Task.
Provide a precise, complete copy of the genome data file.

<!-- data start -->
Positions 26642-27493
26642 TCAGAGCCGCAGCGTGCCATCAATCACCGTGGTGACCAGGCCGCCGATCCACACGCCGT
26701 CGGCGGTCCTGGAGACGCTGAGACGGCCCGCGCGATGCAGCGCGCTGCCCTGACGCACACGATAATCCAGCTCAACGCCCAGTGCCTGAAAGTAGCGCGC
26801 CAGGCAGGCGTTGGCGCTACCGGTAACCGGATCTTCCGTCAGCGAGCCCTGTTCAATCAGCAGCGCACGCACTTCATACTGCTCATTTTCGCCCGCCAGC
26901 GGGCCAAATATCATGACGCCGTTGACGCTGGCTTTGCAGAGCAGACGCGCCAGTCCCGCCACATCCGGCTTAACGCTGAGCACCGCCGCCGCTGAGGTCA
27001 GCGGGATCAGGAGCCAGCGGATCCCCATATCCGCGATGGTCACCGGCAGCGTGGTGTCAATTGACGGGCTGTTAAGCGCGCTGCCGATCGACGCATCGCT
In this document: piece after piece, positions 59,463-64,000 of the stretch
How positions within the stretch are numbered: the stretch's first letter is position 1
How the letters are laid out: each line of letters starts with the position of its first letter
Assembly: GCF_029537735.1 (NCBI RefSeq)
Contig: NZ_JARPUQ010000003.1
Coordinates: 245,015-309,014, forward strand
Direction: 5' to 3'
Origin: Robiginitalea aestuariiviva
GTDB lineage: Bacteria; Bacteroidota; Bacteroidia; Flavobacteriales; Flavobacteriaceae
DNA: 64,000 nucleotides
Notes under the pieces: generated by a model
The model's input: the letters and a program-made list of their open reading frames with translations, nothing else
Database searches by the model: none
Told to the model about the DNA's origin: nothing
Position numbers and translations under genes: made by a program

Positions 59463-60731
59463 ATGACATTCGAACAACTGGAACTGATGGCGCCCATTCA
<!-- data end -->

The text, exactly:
Positions 26642-27493
26642 TCAGAGCCGCAGCGTGCCATCAATCACCGTGGTGACCAGGCCGCCGATCCACACGCCGT
26701 CGGCGGTCCTGGAGACGCTGAGACGGCCCGCGCGATGCAGCGCGCTGCCCTGACGCACACGATAATCCAGCTCAACGCCCAGTGCCTGAAAGTAGCGCGC
26801 CAGGCAGGCGTTGGCGCTACCGGTAACCGGATCTTCCGTCAGCGAGCCCTGTTCAATCAGCAGCGCACGCACTTCATACTGCTCATTTTCGCCCGCCAGC
26901 GGGCCAAATATCATGACGCCGTTGACGCTGGCTTTGCAGAGCAGACGCGCCAGTCCCGCCACATCCGGCTTAACGCTGAGCACCGCCGCCGCTGAGGTCA
27001 GCGGGATCAGGAGCCAGCGGATCCCCATATCCGCGATGGTCACCGGCAGCGTGGTGTCAATTGACGGGCTGTTAAGCGCGCTGCCGATCGACGCATCGCT
In this document: piece after piece, positions 59,463-64,000 of the stretch
How positions within the stretch are numbered: the stretch's first letter is position 1
How the letters are laid out: each line of letters starts with the position of its first letter
Assembly: GCF_029537735.1 (NCBI RefSeq)
Contig: NZ_JARPUQ010000003.1
Coordinates: 245,015-309,014, forward strand
Direction: 5' to 3'
Origin: Robiginitalea aestuariiviva
GTDB lineage: Bacteria; Bacteroidota; Bacteroidia; Flavobacteriales; Flavobacteriaceae
DNA: 64,000 nucleotides
Notes under the pieces: generated by a model
The model's input: the letters and a program-made list of their open reading frames with translations, nothing else
Database searches by the model: none
Told to the model about the DNA's origin: nothing
Position numbers and translations under genes: made by a program

Positions 59463-60731
59463 ATGACATTCGAACAACTGGAACTGATGGCGCCCATTCA